In response to comments made by the representative from Hungary, the Secretary General agreed that it was extremely disappointing that many Contracting Parties had failed to submit national reports. The Bureau would endeavour to update the Review of National Reports (DOC C.5.16) to include late submissions, but this would prove extremely difficult since so many reports had arrived long after the existing six-month deadline.
He also agreed that it would be difficult for the Conference to adopt finalized guidelines for interpreting `change in ecological character', although it was likely that a decision could be taken on the need for further work in this area.
b) Schedule of Events: The Standing Committee reviewed the schedule of events for the Conference. In reply to a question raised by the representative from Australia, the Secretary General said that the Conference Agenda had highlighted formal agenda items. However efforts would be made to publicize other activities and the environmental theatre presentation `Odyssey of the Waderbirds' would be considered part of the official programme.
c) Conference Registration and Conference Officers and Committees: The Secretary General reported that 1400 pre-Conference registrations had been received by the Bureau, including 900 Japanese participants and 500 participants from outside Japan. He recalled that Professor Satoo had been nominated as Chairman by the Government of Japan, but nominations were sought for two Vice-Chairmen and a Credentials Committee, the latter to be composed of about five members, as at previous meetings. The Bureau tentatively proposed the USA, Chairman of the Standing Committee, and Venezuela, Regional Representative for the Neotropics, to be Vice-Chairmen, and both Contracting Parties signalled their willingness to accept such a nomination. At the request of the Chairman, the Standing Committee agreed that these nominations should go forward to the Conference.
The Secretary General continued by noting that, as in the past, the Bureau would attempt to ensure that the Credentials Committee reflected both geographical and linguistic balances, though it would be important to include the host Government and at least one member with a legal background. The Standing Committee authorized the Bureau to make the necessary preparations for election of the Credentials Committee on this basis.
d) Organizational Policy Matters: A document detailing `Guidelines for the Press' was distributed by the Bureau for consideration by the Standing Committee. These guidelines, aimed at ensuring the smooth running of the meeting, while providing optimum opportunities for media coverage, were duly adopted.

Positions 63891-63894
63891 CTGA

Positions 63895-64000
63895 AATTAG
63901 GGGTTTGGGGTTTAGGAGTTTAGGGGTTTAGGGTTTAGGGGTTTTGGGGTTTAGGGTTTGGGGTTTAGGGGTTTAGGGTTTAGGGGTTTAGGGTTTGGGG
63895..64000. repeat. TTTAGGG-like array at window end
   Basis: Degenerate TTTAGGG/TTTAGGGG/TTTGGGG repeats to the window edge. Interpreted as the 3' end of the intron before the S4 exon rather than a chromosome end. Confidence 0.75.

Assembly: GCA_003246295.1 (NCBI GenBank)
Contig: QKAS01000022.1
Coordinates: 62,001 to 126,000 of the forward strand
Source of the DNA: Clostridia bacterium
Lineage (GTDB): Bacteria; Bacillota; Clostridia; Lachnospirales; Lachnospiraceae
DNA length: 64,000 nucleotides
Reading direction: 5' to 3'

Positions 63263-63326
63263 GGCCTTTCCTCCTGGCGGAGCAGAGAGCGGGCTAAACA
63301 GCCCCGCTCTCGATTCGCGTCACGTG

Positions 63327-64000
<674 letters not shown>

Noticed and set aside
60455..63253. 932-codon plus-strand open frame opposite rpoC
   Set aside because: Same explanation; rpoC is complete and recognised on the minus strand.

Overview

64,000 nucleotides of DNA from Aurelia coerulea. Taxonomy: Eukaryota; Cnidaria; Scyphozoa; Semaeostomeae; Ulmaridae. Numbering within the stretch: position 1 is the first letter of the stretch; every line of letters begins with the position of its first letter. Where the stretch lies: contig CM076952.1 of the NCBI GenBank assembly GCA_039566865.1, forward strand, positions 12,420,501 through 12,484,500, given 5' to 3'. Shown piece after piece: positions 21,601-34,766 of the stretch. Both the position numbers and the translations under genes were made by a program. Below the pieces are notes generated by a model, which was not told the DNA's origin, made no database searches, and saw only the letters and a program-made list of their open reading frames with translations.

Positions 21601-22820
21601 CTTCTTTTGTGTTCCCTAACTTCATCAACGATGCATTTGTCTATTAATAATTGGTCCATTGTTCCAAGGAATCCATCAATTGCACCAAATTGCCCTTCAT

National non-governmental organizations (NGOs), with written approval from the Government of the country in which they were located, would be permitted to participate in the Conference, subject to receipt of a US$ 200 registration fee. This would entitle each NGO delegation to receive one set of documentation, with additional sets available for a supplementary payment of US$ 100 per set. Money received in this way would be used to help offset Conference costs arising from the participation of such a large number of NGOs, but any surplus would be put into the Wetland Conservation Fund. NGOs from developing countries were entitled to apply for a waiver exempting them from payment of a registration fee.
To date three NGOs had applied for a waiver and the Secretary General asked for the Standing Committee's guidance in deciding whether a waiver should be granted in these particular cases. At the invitation of the Chairman, the Standing Committee approved the granting of fee waivers for NGOs from Venezuela and Trinidad and Tobago, but requested further information in the case of a request received through the Wild Bird Society of Japan.
e) Heading for Conference Decisions: The Secretary General recalled that Montreux Workshop B had requested clarification of the distinction between Conference Recommendations and Resolutions. The Standing Committee agreed with the view of the observer from IUCN that Resolutions applied to decisions taken by the Contracting Parties themselves with regard to the internal functioning of the Convention, while Recommendations usually related to the outward implementation of the Convention by one or more Contracting Party and could sometimes be addressed to non-Contracting Parties.
f) Other Matters: The Chairman invited comments on further issues relating to the forthcoming Conference. The delegation of Japan stressed the importance of encouraging the development of nature conservation policies and welcomed the participation of NGOs in the Conference. Japan attached great importance to the need for considering future implementation of recommendations made at the meeting. It would also be important to determine during the meeting the precise relationship between the Ramsar Convention and the Biodiversity Convention. The Conference would also need to examine means of increasing the number of Contracting Parties.